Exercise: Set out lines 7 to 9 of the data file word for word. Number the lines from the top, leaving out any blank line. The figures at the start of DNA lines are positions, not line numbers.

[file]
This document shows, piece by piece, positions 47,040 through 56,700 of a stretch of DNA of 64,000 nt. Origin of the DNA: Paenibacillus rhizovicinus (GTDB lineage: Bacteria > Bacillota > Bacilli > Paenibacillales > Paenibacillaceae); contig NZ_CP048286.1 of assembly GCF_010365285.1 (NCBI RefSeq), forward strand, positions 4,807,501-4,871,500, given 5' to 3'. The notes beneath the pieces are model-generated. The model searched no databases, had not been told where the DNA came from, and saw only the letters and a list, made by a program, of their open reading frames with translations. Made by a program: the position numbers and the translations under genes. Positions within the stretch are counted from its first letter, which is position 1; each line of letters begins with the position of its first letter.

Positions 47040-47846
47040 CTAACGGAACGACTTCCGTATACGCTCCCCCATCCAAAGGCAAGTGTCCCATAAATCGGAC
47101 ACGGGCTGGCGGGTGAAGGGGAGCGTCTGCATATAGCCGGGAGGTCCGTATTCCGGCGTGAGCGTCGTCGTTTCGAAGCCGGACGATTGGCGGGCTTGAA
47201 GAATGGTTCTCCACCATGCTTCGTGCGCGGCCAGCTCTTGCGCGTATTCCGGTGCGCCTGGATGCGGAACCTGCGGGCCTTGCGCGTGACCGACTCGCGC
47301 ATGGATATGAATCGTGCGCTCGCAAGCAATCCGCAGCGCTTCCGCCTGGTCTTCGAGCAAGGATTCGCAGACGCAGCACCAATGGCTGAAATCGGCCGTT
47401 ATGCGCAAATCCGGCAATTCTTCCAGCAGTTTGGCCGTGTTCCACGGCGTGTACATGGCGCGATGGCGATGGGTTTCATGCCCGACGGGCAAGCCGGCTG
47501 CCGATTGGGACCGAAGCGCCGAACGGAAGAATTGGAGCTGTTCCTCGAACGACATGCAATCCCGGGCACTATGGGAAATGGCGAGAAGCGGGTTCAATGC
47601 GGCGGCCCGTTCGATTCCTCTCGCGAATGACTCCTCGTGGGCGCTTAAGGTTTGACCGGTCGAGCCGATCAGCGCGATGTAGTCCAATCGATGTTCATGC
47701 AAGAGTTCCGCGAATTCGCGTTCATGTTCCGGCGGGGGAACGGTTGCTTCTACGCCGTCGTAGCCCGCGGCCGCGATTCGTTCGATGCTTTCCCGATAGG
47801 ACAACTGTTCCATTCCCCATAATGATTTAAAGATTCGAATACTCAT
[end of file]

47401 ATGCGCAAATCCGGCAATTCTTCCAGCAGTTTGGCCGTGTTCCACGGCGTGTACATGGCGCGATGGCGATGGGTTTCATGCCCGACGGGCAAGCCGGCTG
47501 CCGATTGGGACCGAAGCGCCGAACGGAAGAATTGGAGCTGTTCCTCGAACGACATGCAATCCCGGGCACTATGGGAAATGGCGAGAAGCGGGTTCAATGC
47601 GGCGGCCCGTTCGATTCCTCTCGCGAATGACTCCTCGTGGGCGCTTAAGGTTTGACCGGTCGAGCCGATCAGCGCGATGTAGTCCAATCGATGTTCATGC